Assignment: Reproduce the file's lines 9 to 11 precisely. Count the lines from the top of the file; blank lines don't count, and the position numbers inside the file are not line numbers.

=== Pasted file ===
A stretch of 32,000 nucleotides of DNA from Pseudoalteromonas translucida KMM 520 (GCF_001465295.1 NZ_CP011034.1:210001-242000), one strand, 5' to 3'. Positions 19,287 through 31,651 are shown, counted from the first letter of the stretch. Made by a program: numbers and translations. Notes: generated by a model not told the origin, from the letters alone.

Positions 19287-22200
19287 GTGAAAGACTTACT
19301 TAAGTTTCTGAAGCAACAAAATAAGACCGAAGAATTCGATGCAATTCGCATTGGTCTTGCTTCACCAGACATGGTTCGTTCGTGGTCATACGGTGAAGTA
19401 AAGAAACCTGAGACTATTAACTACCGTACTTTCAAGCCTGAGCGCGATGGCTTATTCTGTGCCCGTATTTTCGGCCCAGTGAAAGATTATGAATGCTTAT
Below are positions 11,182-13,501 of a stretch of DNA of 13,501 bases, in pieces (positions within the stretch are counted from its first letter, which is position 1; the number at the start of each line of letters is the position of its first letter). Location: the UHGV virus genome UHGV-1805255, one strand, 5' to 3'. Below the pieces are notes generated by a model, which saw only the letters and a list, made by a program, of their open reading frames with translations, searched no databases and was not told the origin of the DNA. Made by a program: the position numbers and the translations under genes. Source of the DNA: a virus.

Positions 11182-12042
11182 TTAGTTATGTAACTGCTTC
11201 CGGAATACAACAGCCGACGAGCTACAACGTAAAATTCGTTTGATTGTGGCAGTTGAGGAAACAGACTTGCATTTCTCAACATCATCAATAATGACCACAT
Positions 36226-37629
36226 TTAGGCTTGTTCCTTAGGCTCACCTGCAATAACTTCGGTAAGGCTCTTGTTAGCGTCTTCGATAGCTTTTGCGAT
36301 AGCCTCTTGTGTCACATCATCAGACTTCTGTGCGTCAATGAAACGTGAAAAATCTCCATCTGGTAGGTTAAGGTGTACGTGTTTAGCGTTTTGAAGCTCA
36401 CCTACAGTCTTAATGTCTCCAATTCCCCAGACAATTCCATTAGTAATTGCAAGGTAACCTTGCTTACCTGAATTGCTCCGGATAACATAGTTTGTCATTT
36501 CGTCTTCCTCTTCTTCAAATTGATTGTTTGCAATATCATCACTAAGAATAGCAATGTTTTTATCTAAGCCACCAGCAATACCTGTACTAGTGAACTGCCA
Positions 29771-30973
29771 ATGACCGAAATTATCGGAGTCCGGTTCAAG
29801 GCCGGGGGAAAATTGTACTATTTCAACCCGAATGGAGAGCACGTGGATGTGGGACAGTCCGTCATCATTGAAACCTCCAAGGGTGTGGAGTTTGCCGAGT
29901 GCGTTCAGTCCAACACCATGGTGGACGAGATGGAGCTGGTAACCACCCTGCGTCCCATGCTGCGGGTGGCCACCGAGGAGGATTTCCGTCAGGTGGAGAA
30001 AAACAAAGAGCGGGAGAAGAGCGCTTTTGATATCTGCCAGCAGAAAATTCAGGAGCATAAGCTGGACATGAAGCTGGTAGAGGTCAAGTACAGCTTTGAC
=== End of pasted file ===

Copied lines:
11201 CGGAATACAACAGCCGACGAGCTACAACGTAAAATTCGTTTGATTGTGGCAGTTGAGGAAACAGACTTGCATTTCTCAACATCATCAATAATGACCACAT
Positions 36226-37629
36226 TTAGGCTTGTTCCTTAGGCTCACCTGCAATAACTTCGGTAAGGCTCTTGTTAGCGTCTTCGATAGCTTTTGCGAT